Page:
Linked by Amjith Ramanujam on Tue 22nd Jul 2008 17:54 UTC
Benchmarks David Williams over at iTWire has done a comparison of Windows vs Linux. It is performed by doing functionally identical tasks in both the OSes. This comparison is not a fair one by any measure. The laptops running the Windows and Linux were different in the hardware config and the software used for the tests were comparable but clearly different (MS Office vs OpenOffice; IE vs Firefox 3).
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RE[2]: Point out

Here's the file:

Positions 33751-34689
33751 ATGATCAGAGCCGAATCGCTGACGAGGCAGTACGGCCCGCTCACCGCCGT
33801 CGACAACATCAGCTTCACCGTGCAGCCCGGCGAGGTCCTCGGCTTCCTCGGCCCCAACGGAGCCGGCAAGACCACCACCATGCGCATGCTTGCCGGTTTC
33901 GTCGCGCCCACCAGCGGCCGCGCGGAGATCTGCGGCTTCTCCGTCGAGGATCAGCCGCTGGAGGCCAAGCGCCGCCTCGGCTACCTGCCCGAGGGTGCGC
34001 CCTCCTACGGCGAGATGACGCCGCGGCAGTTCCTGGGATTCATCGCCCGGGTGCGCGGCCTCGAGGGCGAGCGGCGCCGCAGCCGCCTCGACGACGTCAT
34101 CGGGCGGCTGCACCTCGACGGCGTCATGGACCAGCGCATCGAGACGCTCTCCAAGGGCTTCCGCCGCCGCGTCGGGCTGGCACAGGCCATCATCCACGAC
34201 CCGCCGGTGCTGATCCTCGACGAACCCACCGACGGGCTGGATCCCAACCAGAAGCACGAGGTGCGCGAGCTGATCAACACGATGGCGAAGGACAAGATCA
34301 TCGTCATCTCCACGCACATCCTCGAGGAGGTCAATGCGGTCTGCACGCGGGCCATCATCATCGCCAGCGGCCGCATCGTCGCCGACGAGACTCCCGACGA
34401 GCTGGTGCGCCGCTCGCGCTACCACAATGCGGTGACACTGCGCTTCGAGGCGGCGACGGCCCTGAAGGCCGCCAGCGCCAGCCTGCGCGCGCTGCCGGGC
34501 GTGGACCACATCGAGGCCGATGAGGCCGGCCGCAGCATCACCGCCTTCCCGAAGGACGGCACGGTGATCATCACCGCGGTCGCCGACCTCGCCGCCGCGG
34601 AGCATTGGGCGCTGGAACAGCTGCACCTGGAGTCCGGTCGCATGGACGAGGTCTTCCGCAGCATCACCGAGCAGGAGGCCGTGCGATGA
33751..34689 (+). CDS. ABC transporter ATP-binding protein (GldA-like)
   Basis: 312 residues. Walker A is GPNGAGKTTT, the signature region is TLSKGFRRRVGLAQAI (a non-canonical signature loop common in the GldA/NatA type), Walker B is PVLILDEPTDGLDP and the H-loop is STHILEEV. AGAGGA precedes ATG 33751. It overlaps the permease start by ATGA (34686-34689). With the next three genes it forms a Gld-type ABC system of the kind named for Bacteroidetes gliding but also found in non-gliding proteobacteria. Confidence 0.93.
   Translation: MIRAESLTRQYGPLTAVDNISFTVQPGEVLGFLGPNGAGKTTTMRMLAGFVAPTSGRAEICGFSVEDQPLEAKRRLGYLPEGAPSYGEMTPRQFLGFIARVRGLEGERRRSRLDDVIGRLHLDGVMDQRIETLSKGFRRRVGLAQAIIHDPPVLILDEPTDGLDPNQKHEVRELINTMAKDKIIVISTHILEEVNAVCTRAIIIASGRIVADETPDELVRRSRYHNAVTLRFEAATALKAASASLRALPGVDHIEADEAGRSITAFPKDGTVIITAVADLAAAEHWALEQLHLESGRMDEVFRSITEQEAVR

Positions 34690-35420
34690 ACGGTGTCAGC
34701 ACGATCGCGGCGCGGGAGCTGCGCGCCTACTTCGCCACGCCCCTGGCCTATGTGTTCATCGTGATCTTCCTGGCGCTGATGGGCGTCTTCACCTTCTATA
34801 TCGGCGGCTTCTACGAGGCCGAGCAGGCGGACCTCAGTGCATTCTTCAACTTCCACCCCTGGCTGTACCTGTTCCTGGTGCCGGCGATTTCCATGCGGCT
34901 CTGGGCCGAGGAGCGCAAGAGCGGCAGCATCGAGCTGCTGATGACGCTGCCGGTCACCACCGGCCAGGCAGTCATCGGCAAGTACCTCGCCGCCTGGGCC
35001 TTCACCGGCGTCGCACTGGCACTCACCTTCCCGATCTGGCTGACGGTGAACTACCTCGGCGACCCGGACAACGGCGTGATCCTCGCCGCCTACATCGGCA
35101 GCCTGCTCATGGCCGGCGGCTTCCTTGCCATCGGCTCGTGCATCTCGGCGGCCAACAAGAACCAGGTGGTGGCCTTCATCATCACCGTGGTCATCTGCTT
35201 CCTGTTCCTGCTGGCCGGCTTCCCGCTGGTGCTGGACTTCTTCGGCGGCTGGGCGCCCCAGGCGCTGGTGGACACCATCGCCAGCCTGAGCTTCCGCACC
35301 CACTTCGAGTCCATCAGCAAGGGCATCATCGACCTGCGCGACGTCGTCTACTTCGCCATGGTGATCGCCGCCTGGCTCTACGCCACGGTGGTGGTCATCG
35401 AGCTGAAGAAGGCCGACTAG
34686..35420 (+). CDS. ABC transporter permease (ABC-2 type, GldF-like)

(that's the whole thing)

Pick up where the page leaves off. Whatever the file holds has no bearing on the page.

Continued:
by markoweb on Wed 23rd Jul 2008 09:55 UTC in reply to "RE: Point out"
markoweb
Member since:
2006-11-30

Not necessarily. OS cache should return memory to applications when they need it. On my Linux box I can easily make it use all RAM (2GB) when I list directories all over the disk (I have a huge MP3 collection). I don't have any swap and yet I can still start any application I want after the RAM is almost full. Try it on your Vista machine and your experience should be similar.


I guess it depends which application you are going to open. If the application is cached then swap should not be touched. But if you open a new app for the first time then some of the in memory cache has to be put into swap inorder to make room for the new app.

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